grapes in the Adelaide Hills (pic: S.A.
Major service centre in the Adelaide Hills
Located only 35 km from Adelaide on the South
Eastern Freeway, Mount Barker is the major
service centre at the southern end of the
Adelaide Hills. Where most of the other towns in
the Hills have a decidedly 'village' feel, Mount
Barker is a substantial commercial centre.
The first European to map Mount Barker (and
consequently to name it) was Captain Charles
Sturt who saw it from Lake Alexandrina on 18
April 1831 and named it after Captain Collet
Barker of the 39th Regiment who had recently
been killed by Aborigines somewhere near the
mouth of the Murray River.
The area was surveyed in 1839 by the
pastoralist Duncan McFarlane with the
expectation that it would be opened up to wheat
and grain farming. Lots of 80 acres were to be
sold but there was a problem as few farmers were
willing to produce wheat unless their was a
flour mill nearby. When John Dunn arrived in the
area he was offered free land to establish a
flour mill and by 1844, when the mill was
completed, Dunn had established the first steam
flour mill outside of Adelaide. The mill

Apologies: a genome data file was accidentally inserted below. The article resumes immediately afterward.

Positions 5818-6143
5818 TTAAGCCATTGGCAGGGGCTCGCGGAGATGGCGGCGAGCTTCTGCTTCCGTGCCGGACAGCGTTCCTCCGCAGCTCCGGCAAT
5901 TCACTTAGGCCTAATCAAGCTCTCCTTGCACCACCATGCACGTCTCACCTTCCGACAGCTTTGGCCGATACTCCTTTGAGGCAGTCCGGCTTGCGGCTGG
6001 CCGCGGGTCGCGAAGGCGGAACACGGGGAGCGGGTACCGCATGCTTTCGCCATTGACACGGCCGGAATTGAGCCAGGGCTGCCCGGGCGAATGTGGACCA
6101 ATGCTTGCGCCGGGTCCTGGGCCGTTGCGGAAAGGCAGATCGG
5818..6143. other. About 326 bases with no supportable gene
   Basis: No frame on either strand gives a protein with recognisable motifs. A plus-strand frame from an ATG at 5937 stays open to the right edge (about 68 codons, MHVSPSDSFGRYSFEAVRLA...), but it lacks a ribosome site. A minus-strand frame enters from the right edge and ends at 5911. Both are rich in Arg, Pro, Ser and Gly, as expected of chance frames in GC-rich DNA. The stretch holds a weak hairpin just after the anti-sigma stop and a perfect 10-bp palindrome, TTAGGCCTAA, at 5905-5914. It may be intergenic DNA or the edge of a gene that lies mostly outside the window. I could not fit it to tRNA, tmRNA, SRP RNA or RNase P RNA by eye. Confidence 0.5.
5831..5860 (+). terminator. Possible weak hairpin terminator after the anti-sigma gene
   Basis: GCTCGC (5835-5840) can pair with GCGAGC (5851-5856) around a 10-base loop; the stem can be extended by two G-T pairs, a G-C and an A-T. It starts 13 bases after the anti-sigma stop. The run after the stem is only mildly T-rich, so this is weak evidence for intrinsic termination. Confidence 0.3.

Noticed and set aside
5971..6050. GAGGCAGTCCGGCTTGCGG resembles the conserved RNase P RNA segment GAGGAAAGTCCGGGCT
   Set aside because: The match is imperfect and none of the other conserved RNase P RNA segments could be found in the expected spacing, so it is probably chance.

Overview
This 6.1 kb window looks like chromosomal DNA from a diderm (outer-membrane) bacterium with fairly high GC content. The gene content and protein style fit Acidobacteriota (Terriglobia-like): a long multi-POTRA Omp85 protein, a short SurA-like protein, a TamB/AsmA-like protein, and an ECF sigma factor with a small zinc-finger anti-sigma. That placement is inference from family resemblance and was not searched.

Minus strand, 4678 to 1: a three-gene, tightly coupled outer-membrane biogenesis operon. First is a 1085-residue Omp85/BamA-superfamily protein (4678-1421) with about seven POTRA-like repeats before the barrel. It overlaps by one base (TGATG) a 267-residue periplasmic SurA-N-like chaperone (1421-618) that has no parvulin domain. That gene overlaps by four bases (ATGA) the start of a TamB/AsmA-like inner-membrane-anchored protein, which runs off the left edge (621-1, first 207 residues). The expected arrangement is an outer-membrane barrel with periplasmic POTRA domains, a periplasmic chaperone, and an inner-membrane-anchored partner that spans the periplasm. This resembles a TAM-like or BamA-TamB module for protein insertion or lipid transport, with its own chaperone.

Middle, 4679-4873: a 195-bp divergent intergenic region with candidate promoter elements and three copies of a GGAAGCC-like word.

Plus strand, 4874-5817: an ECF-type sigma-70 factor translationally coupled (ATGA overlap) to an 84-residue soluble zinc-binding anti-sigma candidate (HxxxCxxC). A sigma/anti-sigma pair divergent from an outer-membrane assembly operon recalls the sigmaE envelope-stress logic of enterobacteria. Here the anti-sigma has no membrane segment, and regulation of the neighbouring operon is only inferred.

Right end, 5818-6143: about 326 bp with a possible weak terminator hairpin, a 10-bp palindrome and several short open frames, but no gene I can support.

operated successfully for the next 50 years and
it was on the basis of its operations that the
The town's major buildings were completed
over the next three decades with the Post Office
being built in 1860 and the Police Station with
its stables being completed in 1878. The area's
future was ensured with the arrival of the
railway in 1883.
Things to see:
Walking Around Mount Barker
The local Tourist Information Office has a
number of brochures for people eager to explore
the area. There is a very good walking tour
which lists over 30 historic buildings in the
centre of the town.
Dunn's Flour Mill
Completed in 1844 this historic mill, which
closed down in 1894, still stands and is used as
a coffee shop and restaurant today.
Mount Barker Summit
Accessed by Springs Road from the centre of town
or the Mount Barker Summit road from Nairne,
this is one of the best views in the hills. On a
clear day it is possible to see Mount Lofty in
the north and Lake Alexandrina in the south-east
from its 517 metre elevation. There is a stone
cairn on the top which tells visitors that the
mountain was originally known as Wommu mu Kutra
to the local Aborigines and that it was an
ancient burial site.